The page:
In their attempt to whiten Egyptian civilisation, Western historians have found it necessary to blatantly ignore the ‘many stupendous primeval monuments in Sudan and Ethiopia that so clearly proclaim a civilisation earlier than that of Ancient Egypt.’
These historians have misled the world into believing that Ancient Egyptian civilisation emerged from the shores of Europe through Greece. This is in spite of the fact that all the accounts by ancient Greeks themselves confirm that black Africans had lived throughout the length and breadth of Africa (including north of the Sahara) for as long as the continent had been known to the world.
These facts have been well documented and attested by Persian and Byzantine historians of the 5th century, who wrote that the people of North Africa were black, until North Africa fell to the Roman Empire, leading to an influx into North Africa of Roman and other European tribes.
In fact, Hannibal (247-183 BC) who extended his rule from Carthage (Tunisia) to Rome and Spain, and who has been so ‘whitened’ by Europeans, issued a coin after he defeated the Romans at Trasmere which showed a Negro African on one side and an elephant on the other (Polybius, Book 3).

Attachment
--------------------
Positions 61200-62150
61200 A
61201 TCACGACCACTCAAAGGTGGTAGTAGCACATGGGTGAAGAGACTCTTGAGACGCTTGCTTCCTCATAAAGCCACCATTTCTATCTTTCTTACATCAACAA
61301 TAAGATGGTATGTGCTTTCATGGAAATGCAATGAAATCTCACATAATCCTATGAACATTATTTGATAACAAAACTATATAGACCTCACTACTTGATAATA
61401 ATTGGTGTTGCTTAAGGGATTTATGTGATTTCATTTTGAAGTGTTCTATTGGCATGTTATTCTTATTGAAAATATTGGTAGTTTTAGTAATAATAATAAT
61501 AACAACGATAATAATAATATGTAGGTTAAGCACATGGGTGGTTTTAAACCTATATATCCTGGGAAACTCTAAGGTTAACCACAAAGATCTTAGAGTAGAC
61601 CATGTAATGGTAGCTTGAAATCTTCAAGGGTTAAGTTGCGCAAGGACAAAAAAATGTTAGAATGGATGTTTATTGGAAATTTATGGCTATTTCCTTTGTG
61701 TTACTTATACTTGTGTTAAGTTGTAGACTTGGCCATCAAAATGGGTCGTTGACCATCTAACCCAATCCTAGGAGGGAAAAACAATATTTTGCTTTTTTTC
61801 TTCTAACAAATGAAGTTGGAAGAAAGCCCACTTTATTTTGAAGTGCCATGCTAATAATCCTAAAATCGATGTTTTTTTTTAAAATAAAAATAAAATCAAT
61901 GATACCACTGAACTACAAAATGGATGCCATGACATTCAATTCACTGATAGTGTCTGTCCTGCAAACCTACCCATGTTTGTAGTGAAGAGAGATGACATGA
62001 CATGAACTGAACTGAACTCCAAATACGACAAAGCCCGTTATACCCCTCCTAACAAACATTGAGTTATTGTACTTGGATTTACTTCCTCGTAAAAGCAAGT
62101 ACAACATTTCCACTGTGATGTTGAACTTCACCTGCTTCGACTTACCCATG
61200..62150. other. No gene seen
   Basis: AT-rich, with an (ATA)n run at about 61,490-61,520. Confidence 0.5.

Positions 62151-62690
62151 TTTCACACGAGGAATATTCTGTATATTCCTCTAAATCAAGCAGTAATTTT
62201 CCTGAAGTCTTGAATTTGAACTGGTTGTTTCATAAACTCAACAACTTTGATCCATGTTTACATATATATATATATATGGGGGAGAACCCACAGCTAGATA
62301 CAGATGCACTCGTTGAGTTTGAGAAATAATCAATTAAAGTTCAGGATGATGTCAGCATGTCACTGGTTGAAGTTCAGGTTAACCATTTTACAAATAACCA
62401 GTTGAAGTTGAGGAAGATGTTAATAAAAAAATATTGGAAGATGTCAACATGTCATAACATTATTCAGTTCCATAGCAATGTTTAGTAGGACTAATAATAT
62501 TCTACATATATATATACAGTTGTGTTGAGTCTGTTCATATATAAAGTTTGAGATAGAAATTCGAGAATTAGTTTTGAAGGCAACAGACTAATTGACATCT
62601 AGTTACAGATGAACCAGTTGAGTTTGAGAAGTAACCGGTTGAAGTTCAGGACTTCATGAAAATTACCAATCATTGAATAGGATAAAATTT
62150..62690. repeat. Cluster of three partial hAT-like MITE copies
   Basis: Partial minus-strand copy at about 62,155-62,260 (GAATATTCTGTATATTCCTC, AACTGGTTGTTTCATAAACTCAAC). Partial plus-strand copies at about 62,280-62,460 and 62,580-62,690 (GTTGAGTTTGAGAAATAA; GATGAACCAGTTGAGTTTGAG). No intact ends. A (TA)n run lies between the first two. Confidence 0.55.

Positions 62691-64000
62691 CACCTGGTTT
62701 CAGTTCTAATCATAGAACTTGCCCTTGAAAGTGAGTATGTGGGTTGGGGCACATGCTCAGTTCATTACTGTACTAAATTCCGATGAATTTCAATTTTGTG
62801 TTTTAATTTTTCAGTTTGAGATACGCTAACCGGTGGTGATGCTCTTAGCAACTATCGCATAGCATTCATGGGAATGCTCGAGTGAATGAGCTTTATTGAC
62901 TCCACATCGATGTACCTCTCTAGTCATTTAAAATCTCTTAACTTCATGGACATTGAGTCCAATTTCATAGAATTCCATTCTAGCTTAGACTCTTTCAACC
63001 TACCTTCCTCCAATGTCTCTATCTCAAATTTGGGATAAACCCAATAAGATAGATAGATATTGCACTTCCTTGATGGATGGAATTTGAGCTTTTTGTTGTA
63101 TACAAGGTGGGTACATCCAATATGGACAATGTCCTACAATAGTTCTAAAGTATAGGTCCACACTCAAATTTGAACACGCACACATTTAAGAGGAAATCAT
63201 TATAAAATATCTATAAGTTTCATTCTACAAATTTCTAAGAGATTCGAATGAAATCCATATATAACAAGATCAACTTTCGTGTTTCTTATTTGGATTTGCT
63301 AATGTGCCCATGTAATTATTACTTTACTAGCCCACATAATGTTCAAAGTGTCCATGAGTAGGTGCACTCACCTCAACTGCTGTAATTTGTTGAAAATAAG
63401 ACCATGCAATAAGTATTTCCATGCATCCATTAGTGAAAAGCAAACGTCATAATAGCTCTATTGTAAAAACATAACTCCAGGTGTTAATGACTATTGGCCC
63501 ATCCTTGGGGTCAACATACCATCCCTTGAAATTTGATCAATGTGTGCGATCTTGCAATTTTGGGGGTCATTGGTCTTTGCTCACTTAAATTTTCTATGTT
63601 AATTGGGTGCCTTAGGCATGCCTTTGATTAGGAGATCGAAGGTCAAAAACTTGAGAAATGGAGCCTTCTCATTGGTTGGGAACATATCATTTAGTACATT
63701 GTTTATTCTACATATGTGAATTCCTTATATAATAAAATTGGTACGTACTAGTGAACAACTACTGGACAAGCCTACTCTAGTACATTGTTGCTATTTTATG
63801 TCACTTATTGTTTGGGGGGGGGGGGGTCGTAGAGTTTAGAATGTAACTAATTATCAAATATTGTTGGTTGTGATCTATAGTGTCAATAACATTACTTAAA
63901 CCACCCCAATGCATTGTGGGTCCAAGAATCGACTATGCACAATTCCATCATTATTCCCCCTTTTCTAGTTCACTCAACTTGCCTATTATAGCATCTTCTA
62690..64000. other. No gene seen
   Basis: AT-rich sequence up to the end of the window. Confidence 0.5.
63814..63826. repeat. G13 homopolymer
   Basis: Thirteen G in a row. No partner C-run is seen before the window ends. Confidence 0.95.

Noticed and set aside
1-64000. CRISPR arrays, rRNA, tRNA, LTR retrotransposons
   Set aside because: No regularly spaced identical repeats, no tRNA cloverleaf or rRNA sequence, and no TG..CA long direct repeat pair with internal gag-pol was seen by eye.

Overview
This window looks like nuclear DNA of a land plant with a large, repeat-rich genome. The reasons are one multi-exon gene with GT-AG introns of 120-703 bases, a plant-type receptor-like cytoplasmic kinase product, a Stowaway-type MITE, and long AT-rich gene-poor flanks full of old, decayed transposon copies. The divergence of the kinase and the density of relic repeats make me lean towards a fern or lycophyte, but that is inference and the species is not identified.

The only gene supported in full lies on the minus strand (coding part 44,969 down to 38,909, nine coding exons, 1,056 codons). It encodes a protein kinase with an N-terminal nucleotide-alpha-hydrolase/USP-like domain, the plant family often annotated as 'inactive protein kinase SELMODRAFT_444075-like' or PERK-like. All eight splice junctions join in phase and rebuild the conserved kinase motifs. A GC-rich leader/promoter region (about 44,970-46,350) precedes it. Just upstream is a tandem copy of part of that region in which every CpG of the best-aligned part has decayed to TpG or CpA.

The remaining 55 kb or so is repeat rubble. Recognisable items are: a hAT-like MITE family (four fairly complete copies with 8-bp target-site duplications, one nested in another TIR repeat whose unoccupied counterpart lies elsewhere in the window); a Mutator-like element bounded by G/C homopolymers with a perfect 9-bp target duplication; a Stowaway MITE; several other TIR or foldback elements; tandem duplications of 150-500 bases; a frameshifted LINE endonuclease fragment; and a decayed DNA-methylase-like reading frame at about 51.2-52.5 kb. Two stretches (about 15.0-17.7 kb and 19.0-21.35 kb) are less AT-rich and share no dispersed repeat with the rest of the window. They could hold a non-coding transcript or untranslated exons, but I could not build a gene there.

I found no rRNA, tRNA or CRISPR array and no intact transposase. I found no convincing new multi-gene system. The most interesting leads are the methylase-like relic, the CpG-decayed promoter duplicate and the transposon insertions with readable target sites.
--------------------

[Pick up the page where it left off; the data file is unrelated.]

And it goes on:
Ernest Babelon, a numismatist, (a person who studies or collects coins) attested: ‘The Negro [on Hannibal’s] coin has a definite characteristic that leaves no doubt of the ethnographic intention of the engraver. He has rings in his ears, flat nose, thick lips, hair arranged in rows of knots. I think the effigy on the coin was Hannibal himself.’
It is in fact easier to prove that Ancient Egypt was a Negroid civilisation than Europe’s claim to Greek civilisation. For, there was no recorded history of Europe in ancient times.